Political Film Review #351

FORMOSA BETRAYED DEPICTS THE DEMOCRACY MOVEMENT IN TAIWAN
In 1989, the Political Film Society voted A City of Sadness (Bei qing cheng shi) as the best political film at the East-West Center Film Festival. The film depicted the brutal takeover as the Nationalist China Army retreated from Mainland China to the island of Taiwan, killing thousands and displacing Taiwan authorities with iron rule by Chiang Kai-Shek, who branded proponents of democratic Taiwanese rule as Communists. Formosa Betrayed, directed by Adam Kane, updates that period of tyrannical rule by focusing on a fictional FBI agent, Jake Kelly (played by James Van Der Beek), in the investigation of a murder in Chicago during 1983. Professor Henry Wen (played by Joseph Foronda) is the murder victim in the film (though the character is a composite of pro-democracy Professor Chen Wen-Chen, who died while in Taiwan during 1981, and journalist Henry Liu, killed during 1984 in Daly City). The two assassins, soon identified, somehow slip through customs and fly back to Taipei. The murder in the film is protested by many, including Taiwan students inside the United States (though the film does not reveal that they were fully aware that they were being spied upon by fellow students). Because a member of Congress, evidently responding to the protests, insists on an investigation of the murderer, Kelly is assigned to go to Taiwan to “assist” in the investigation. Before departing Chicago, Wen’s widow (played by Tonray Ho) urges Kelly to contact the head of the national museum, a personal friend of the Wens. Upon his arrival in Taipei (but filmed in Thailand), the Taiwan police and the American emissary in the country, Susan Kane (played by Wendy Crewson) make clear that Kelly is only an observer and is not to get involved in the investigation. When one of the assassins is killed by Taiwan police, Kelly is suspicious because he cannot be questioned regarding the plot, which clearly was organized by someone who paid both assassins. After telephoning the museum curator (played by Nirut Sirichanya), who sends a confidant, Ming (played by Will Tiao), the three meet in Kaioshung, south Taiwan, during a pro-democracy demonstration that is suppressed by the police. Kelly thereafter becomes more involved with the pro-democracy movement and even learns that Chiang Kai-Shek’s government funded the Contras in Honduras, who sought to topple Sandinista rule in Nicaragua, in exchange for military supplies from the United States. A title at the end credits the incident as one among several that promoted the ultimate success of the democratic movement in Taiwan, where the first popular presidential election occurred in 1996. Another title warns that China will go to war if Taiwan declares independence. The Political Film Society has nominated Formosa Betrayed as the best film of 2010 in all four categories—exposé, democracy, human rights, and peace. MH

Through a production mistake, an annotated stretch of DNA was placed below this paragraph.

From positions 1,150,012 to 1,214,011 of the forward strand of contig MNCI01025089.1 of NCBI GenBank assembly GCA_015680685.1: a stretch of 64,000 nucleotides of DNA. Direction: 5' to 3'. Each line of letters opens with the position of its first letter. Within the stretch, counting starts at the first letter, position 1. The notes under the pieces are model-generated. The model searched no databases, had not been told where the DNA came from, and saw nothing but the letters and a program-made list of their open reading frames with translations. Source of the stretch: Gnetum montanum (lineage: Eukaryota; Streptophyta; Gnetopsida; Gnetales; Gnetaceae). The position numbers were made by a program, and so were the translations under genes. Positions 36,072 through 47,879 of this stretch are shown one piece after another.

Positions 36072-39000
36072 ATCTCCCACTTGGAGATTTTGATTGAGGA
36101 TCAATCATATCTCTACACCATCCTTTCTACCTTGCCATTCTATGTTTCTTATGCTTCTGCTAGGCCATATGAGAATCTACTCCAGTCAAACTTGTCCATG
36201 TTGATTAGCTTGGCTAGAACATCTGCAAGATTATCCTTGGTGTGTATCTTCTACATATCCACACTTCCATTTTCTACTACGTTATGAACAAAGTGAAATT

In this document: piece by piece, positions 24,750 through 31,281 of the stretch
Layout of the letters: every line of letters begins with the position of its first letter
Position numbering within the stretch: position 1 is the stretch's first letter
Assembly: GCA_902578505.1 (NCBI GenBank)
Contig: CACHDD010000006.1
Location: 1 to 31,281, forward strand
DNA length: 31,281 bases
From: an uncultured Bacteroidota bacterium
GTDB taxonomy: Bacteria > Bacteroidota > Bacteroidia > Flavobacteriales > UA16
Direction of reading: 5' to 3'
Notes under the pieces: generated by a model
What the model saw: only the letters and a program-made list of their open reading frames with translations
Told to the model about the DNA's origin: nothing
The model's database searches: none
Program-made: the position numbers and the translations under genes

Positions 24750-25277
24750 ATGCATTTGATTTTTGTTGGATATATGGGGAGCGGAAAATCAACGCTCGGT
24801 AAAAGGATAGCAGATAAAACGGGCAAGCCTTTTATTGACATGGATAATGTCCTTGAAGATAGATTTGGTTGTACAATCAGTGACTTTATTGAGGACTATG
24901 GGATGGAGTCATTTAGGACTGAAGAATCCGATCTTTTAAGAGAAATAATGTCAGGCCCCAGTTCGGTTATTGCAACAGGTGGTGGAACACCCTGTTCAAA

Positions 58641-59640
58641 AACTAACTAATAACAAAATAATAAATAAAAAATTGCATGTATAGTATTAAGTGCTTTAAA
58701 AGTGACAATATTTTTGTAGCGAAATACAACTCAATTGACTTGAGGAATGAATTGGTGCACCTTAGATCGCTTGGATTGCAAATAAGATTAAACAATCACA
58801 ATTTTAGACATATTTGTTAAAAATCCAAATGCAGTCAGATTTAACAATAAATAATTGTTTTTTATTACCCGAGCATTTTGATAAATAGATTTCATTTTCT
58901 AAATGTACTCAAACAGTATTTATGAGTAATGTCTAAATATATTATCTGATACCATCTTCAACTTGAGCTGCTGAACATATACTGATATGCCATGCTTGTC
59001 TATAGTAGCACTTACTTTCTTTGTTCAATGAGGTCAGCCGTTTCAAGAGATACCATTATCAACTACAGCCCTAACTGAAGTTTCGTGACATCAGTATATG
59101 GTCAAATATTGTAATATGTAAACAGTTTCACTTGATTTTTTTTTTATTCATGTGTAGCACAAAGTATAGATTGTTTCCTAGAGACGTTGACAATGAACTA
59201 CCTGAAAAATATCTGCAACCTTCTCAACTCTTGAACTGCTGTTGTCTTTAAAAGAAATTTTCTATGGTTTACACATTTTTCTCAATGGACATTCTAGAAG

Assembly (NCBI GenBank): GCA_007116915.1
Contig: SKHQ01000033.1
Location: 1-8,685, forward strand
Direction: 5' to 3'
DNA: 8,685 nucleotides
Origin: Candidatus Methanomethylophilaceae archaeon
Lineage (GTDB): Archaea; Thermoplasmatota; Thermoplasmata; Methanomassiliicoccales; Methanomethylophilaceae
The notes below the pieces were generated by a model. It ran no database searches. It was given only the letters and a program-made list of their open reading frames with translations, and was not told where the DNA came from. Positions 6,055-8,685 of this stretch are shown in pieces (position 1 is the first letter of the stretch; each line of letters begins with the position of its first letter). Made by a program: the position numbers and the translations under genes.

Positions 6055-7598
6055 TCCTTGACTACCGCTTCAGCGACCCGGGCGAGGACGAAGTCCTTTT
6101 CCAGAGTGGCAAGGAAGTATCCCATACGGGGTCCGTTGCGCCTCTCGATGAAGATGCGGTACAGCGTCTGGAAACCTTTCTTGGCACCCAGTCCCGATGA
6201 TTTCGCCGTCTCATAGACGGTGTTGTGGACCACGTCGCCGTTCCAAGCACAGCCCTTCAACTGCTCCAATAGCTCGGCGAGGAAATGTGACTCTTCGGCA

THE PROPHET REVEALS THE POWER STRUCTURE OF INMATES IN A FRENCH PRISON
When The Prophet (Un prophète) begins, nineteen-year-old Malik El Djebena (played by Tahar Rahim) has been arrested, his public defender has bargained him into a guilty plea with six years imprisonment. Although he was in reform school before, this is his first time in prison. The boss among the prisoners, Corsican César Luciani (played by Niels Arestrup) offers Malik protection if he will bump off someone. Malik, who complies and becomes Luciani’s servant, then enjoys better food, clothing, a TV, and a few twelve-hour passes. But Malik, a Corsican Arab, has his own agenda as well, since he has a partner in crime on the outside. Gradually, the power structure changes, as President Nicolas Sarkozy sends most Corsicans back to a prison in Corsica. The Muslims become the overwhelming majority, so Luciani is dethroned. Malik eventually is released, having come of age in a most unusual way. Directed by Jacques Audiard, the film depicts how the underworld in France operates in and out of prison. MH